Acquisition was a key feature of these emerging more hierarchical patristic societies. Maturana (1997) deplores the ways we relate with each other in contemporary society in relations of domination, mistrust, dishonesty, greed, appropriation and manipulation.
These ideas relate closely to Putnam’s (2009) emphasis of the importance of human groups in the maintenance of the social fabric of a society. Putnam’s more recent work began with an important study of Italian politics called Making Democracy Work (1993). This showed that there was a strong relationship between confidence in the political process and the quality of civic life. That is, where civic life functioned well, the citizens had confidence in their political institutions, and conversely where civic life lacked so did commitment to the political process. The quality of civic life could be described in terms of civic engagement, political equality, the trust and tolerance of citizens towards each other, and the extent to which people associated with each other and entertained friends at home. One of Putnam’s original studies examined changes in Italian society, and he discovered that the variables he examined were particularly apt to describe changes in contemporary North American society. Putnam’s work shows an association between the decline in belief in US citizens in the American political system and the decline in human social activities, both in the community and in the home. Putnam’s work has shown that this decline in human associations, part of the way we live today, can be accounted for by changes in family structure, suburban sprawl and electronic entertainment. A key issue in Putnam’s work is the documentation of the importance of human groups to the maintenance of civic behaviour in society (http://www.infed.org/thinkers/putnam.htm).
A case study
Putman’s account as described above seems viable also within institutions. I worked for over 30 years in an institution primarily engaged in elementary teacher education. In 1975 when I joined the staff of about 75 mostly tenured faculty, there were no desk top computers, memos were paper ones and faculty meetings were frequent and participation in meetings was practically universal. Faculty met regularly for morning coffee and afternoon tea in the faculty room. Our discussions were varied and cross-disciplinary. Relations with the State Department of Education were reasonably good, for example, a recent pay deal had been negotiated (1973) for all tenured faculty at a union Annual General Meeting (Association of Professional Staff in Colleges of Education). Morale was high and faculty met regularly in social contexts to celebrate retirements and other important events in the academic calendar. A number of events led to a serious change in the social networks and the common sense of purpose in the institution over the following generation.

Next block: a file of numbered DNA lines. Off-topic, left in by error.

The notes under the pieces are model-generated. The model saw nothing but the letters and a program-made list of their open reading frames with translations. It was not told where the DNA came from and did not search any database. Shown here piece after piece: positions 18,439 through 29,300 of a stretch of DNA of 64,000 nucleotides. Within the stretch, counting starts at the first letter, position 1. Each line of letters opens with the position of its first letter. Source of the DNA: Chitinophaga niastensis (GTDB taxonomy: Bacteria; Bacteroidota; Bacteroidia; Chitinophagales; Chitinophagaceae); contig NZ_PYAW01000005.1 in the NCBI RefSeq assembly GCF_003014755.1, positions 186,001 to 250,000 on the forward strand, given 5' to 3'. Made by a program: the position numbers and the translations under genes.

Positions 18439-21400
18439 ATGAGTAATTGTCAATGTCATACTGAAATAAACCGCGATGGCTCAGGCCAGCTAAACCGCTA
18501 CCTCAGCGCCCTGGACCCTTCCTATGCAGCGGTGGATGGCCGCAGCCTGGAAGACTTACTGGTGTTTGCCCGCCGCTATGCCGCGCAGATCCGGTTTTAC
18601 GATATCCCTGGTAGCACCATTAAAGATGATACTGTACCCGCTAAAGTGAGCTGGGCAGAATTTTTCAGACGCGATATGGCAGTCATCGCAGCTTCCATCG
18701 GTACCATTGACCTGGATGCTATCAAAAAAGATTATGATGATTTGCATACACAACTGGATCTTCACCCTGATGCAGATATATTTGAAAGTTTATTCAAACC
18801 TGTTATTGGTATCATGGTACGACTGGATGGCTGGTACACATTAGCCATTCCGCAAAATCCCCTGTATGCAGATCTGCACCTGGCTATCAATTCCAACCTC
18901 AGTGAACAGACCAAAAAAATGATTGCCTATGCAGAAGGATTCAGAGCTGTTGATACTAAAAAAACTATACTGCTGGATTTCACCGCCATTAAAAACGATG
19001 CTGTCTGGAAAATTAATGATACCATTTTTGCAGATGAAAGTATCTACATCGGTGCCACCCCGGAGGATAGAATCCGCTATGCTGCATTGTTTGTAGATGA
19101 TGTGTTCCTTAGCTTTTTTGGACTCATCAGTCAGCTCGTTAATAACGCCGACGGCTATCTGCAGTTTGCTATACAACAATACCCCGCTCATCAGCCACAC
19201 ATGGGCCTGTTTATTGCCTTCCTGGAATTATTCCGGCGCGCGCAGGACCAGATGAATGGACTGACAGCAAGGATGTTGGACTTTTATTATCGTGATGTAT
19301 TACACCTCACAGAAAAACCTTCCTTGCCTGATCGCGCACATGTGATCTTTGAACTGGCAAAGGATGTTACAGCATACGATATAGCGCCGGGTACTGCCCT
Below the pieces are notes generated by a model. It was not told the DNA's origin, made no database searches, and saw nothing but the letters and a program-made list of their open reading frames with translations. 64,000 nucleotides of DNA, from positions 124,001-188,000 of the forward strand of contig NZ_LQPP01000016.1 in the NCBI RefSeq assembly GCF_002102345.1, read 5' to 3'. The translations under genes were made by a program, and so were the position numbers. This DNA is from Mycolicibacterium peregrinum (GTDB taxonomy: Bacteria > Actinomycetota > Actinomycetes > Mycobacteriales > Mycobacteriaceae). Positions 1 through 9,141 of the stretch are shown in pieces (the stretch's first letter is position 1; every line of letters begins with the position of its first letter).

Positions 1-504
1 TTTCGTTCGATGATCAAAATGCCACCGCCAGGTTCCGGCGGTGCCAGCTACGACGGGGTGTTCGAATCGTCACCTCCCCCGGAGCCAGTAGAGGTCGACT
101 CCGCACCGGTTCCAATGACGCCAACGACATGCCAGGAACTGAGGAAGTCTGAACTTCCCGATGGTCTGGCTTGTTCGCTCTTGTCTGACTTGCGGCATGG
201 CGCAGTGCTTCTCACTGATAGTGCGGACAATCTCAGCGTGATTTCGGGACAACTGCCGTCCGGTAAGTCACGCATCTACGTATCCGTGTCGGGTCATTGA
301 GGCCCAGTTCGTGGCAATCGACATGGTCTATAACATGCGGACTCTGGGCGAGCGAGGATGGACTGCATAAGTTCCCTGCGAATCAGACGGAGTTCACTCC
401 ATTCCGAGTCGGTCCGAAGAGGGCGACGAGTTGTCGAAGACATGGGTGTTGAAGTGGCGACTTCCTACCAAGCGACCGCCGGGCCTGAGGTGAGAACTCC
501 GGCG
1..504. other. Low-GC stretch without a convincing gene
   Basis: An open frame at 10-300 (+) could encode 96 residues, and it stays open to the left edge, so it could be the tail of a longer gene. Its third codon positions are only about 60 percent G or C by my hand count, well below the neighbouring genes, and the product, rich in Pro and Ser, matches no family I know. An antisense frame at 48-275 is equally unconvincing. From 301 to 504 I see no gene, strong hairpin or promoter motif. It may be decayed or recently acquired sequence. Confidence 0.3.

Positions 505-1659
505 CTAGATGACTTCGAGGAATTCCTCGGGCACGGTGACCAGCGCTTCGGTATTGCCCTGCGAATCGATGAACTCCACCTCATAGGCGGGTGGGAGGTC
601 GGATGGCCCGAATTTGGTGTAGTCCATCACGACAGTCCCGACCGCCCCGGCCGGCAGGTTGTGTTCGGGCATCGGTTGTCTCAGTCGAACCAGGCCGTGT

First, economic challenges in the 1980s worsened the relation with the State Department of Education. A new pay scale for faculty was sought in consequence of a major change in the academic programme from a two year certification course to a three year degree course. This was introduced via the Labour Court at the end of the 1970s and apparently considered too generous by the State Department of Education. The effect was that all further negotiations on salary were systematically referred to arbitration at the Labour Court by the State Department of Education. This tactic was not entirely successful as the College’s Union had the services of a General Secretary who excelled in such negotiations. However, the trust and common sense of purpose between the State and its Colleges was altered and became adversarial at the faculty level.
Second, an economic accountability model was applied to the functioning of universities and stage colleges. In this particular college although this model was not introduced immediately, the thinking behind it led to an increasing loss of faculty participation in decision making. Increasingly decisions were made by small groups of individuals with responsibility for various functions rather than by the faculty as a whole. Correspondingly other faculty found ways to avoid tasks which they had previously agreed to undertake when they discovered those tasks had been changed without their advice being sought. Of course other activities were substituted for the activities that were being avoided, but the common sense of purpose had evaporated and divisions emerged between different groups of faculty.